Update from our Maldives coral reef expedition

The team all arrived on time on Saturday, with briefings and talks on the first afternoon and our first dive at Baros. The following morning we went on one of our longest crossings, over to Rasdoo, and a more interesting reef for us to dive on for the next two days. Here the team learnt to identify the fish, invertebrates and substrate that they need to know to carry out the Reef Check surveys, looking at things underwater and in the ‘classroom’ that the main salon on the boat turns into for these few days. The time was filled with talks and tests, interspersed with dives, and our final dive was a practice Reef Check dive, with everyone working across two survey teams. The dive was enlivened by one buddy pair descending down the wrong marker buoy and not finding the survey area :), but all ended well and everyone else completed the survey work successfully.

This morning we have moved to the area where we will start our formal survey work, everyone having passed the necessary tests, congratulations. The first Reef Check dive is upon us!


Maldives: Opener

Update from our Maldives coral reef expedition

Hello everyone

I’m Kathy, the expedition leader for the Biosphere Expeditions coral reef research trip to the Maldives this year. I’m heading off from the UK tomorrow, so just packing up, checking kit and paperwork today.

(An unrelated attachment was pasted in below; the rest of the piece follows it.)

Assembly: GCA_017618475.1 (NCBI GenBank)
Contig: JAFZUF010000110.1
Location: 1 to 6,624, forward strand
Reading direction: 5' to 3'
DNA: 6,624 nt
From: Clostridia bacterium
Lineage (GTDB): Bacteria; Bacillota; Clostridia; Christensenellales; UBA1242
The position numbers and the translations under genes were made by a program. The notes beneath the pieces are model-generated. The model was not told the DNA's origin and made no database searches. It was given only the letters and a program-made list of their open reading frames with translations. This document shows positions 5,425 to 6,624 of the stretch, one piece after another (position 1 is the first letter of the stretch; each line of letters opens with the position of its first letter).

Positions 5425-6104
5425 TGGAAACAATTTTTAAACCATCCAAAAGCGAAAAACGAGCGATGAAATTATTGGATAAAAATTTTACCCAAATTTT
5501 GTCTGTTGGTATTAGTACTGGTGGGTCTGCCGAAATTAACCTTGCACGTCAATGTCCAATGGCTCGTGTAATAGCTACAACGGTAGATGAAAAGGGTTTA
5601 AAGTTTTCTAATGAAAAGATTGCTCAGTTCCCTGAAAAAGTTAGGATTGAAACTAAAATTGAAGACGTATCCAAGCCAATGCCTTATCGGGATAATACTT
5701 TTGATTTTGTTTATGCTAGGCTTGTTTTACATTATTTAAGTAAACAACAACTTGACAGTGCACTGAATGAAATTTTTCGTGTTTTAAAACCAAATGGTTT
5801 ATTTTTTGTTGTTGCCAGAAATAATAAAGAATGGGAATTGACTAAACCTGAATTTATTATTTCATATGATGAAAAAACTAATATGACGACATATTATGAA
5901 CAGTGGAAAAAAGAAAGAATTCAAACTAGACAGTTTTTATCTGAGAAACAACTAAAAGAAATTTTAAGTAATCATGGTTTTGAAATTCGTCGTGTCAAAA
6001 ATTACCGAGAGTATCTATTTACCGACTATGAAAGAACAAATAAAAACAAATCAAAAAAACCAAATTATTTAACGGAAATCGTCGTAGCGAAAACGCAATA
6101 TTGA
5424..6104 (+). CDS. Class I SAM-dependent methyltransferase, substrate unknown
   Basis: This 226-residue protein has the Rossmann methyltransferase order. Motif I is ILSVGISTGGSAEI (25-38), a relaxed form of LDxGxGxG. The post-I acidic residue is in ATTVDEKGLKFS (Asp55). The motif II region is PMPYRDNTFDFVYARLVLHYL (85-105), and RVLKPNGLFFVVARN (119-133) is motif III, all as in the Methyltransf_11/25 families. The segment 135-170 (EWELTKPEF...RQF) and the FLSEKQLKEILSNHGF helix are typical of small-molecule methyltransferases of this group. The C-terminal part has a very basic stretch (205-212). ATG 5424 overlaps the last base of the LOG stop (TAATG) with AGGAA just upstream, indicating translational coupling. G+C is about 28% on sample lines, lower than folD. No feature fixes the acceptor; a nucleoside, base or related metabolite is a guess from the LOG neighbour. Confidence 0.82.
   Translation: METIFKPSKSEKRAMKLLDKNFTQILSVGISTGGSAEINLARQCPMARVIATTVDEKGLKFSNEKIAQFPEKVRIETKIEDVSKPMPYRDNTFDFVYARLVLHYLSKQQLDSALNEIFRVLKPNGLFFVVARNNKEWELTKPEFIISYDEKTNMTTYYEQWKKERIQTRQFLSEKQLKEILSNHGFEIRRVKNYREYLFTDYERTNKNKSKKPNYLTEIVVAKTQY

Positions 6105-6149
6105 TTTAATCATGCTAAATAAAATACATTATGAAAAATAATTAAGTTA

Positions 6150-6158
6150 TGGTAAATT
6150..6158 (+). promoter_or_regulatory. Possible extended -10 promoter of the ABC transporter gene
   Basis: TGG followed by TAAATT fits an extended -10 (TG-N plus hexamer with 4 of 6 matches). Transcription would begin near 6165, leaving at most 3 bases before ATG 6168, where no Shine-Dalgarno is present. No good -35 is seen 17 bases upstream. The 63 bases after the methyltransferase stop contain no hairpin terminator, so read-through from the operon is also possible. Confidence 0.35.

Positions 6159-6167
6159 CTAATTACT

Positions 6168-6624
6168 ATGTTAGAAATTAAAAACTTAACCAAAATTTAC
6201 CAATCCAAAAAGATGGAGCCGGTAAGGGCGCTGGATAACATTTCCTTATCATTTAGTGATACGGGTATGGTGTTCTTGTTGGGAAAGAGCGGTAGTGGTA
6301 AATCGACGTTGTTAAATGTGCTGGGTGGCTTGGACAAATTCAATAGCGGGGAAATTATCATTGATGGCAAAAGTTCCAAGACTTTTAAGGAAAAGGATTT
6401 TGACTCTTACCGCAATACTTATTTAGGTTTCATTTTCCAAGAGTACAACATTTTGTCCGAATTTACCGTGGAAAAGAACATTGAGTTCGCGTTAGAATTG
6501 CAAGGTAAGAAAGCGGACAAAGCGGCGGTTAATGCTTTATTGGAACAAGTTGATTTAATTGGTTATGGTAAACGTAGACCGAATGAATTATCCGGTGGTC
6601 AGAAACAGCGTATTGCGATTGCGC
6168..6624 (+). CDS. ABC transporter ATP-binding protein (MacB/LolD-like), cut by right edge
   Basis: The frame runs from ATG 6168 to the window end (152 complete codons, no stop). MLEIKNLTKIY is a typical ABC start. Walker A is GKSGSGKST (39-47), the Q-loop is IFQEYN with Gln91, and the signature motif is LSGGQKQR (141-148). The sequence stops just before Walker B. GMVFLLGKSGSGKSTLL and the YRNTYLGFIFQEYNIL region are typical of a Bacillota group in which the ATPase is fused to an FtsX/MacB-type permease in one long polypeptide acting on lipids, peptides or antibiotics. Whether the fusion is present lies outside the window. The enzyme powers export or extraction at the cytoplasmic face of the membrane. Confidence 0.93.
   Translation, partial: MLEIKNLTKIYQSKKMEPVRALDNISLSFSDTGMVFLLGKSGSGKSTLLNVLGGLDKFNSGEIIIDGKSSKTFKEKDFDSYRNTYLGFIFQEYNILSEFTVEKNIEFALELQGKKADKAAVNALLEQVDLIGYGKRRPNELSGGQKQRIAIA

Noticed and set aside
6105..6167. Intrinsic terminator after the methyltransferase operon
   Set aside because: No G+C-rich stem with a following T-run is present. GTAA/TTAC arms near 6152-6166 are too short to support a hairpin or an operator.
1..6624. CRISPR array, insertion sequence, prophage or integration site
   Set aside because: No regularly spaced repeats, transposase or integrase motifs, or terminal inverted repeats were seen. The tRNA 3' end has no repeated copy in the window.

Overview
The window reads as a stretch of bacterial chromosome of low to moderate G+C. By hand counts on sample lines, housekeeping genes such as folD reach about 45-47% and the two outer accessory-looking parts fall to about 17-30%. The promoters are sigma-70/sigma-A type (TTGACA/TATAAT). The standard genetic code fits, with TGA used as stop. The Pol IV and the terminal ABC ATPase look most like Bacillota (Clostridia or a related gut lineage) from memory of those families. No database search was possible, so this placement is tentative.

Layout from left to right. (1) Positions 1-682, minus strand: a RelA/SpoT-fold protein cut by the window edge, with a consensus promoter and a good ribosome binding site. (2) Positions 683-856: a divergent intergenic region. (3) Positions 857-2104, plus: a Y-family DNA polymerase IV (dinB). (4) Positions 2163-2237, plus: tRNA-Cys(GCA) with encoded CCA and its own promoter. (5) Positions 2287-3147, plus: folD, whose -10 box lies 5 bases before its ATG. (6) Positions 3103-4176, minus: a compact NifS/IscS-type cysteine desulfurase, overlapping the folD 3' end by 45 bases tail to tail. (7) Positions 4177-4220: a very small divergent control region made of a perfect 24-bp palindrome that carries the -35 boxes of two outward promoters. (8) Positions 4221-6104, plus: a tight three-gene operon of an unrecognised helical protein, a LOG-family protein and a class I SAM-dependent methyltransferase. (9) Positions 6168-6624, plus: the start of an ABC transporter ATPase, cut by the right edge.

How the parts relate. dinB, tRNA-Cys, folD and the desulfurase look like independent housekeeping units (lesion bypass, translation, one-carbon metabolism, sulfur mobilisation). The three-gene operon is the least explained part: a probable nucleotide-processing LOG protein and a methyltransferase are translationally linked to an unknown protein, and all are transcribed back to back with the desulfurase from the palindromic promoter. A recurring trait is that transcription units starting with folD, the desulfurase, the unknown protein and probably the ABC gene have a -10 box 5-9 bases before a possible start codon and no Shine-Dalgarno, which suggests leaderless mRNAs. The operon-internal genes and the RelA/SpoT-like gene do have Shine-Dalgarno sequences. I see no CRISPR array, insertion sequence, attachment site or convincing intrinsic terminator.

Kathy Gill
Kathy Gill

We are very lucky to have two great science trainers with us this year, Dr. Jean-Luc Solandt, from the Marine Conservation Society, and Dr. Matthias Hammer from Biosphere Expeditions. Both are highly experienced in Reef Check surveys (and surely you recognise their names from having read the Maldives reports anyway! :). Jean-Luc has been going to the Maldives for many, many years.

Drs. Jean-Luc Solandt (right) and Matthias Hammer
Drs. Jean-Luc Solandt (right) and Matthias Hammer

The learning over the first couple of days will feel quite fast-paced, but you are all in good hands as these two haven’t failed to get anyone through the tests yet! And of course you will also have swotted up on the Reef Check methodology, so you’ll be prepared….

Jean-Luc is already in Male’ meeting with local partners as we speak. He’s also set the survey route for us.

I’m just heading off to collect my newly-serviced BCD; please make sure any kit you’re bringing with you has been given any necessary once-overs, and don’t forget important paperwork such as your diving certification cards, PADI medical forms (where necessary), insurance details and Biosphere Expeditions checklist.

Happy packing and I hope you all travel safe. I’m looking forward to meeting you in Male’.

When I get to Male’ myself, I’ll get a local SIM card and let you know the number in case you need to get in touch with me. See you on Saturday!

All the best